Encinitas to consider six-month contract extension for homeless parking lot
Leichtag Foundation has asked Jewish Family Service to find a new location
The operators of a parking lot for homeless people who are temporarily living in their cars will seek permission from the City Council Wednesday, May 26, to continue their operation at Leichtag Foundation property for six more months, but they’re already on the hunt for a new home.
Leichtag Foundation officials have informed Jewish Family Service — the organization that operates the homeless parking lot — that the time has come to move on. Leichtag has agreed to support JFS’s six-month contract extension request, but after that the program must relocate, Chris Olsen, chief of staff at JFS, said Thursday, May 20.
And that’s not necessarily a surprise, he added.
“All of our partners recognized when the program was started ... it was always intended to be a permanent program, but not necessarily a permanent site,” he said.
In an email Thursday, May 20, Charlene Seidle, executive vice president of the Leichtag Foundation, confirmed this, saying the Leichtag Foundation only ever intended to house the program during its initial pilot project phase.
“My understanding is now that the pilot has been deemed to be successful, the city and JFS are now assessing other suitable sites for longer term use, and the extension period will give additional time for that due diligence,” she wrote. “We have been honored to host the pilot and to provide a safe place for people in need to spend the night. By helping others, our entire community benefits.”
JFS, which also operates three overnight parking areas in the city of San Diego for people experiencing homelessness, won state grant money several years ago to start a North County parking lot program. The organization looked into various options in several cities before reaching a three-way deal with the city of Encinitas and Leichtag Foundation to use a small parking lot on the foundation’s farmland property and accessed by Quail Gardens Drive.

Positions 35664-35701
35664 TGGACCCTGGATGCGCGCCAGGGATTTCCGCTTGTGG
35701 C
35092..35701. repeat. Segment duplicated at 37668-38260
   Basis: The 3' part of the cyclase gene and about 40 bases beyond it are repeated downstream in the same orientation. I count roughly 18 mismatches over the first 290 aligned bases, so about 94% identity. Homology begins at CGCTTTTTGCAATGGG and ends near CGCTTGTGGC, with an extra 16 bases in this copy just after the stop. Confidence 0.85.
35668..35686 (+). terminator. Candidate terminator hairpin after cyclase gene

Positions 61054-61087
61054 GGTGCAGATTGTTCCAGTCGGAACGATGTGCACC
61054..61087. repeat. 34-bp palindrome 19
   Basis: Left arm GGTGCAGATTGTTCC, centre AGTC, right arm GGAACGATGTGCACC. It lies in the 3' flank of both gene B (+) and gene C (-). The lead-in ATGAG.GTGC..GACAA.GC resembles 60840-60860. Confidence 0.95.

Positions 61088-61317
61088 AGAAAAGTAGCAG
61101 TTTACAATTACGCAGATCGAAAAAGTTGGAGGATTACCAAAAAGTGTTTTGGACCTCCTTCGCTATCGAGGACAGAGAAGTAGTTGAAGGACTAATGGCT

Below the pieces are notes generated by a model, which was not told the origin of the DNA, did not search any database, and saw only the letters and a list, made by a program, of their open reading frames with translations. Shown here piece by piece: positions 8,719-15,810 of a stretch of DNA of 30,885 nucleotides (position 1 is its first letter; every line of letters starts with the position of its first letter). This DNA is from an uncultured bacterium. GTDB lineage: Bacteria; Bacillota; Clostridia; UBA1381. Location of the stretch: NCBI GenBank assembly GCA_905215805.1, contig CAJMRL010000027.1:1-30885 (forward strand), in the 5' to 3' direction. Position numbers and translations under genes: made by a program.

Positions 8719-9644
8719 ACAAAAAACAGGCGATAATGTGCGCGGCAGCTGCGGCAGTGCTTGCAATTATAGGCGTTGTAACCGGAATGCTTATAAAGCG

Under the arrangement, Leichtag leased the lot to the city for a $1 a year and the city then contracted with JFS to manage the operation each night. The site, which is accessed via a private driveway behind a locked gate, has space for up to 25 vehicles and some portable restrooms. JFS case workers provide services to lot users in a repurposed farm building that’s adjacent to the lot.
Under the program’s rules, prospective lot users must be pre-screened at an off-site location before they are permitted to park in the lot. The site opens for business at 6 p.m. each night and users must leave the following morning by 7 a.m.
When the pilot program started in February 2020, it initially operated under a four-month, temporary contract. That contract included a provision that JFS could seek three additional, four-month contract extensions, but JFS ended up winning a full-year contract renewal from the City Council just before its first, four-month contract was set to expire.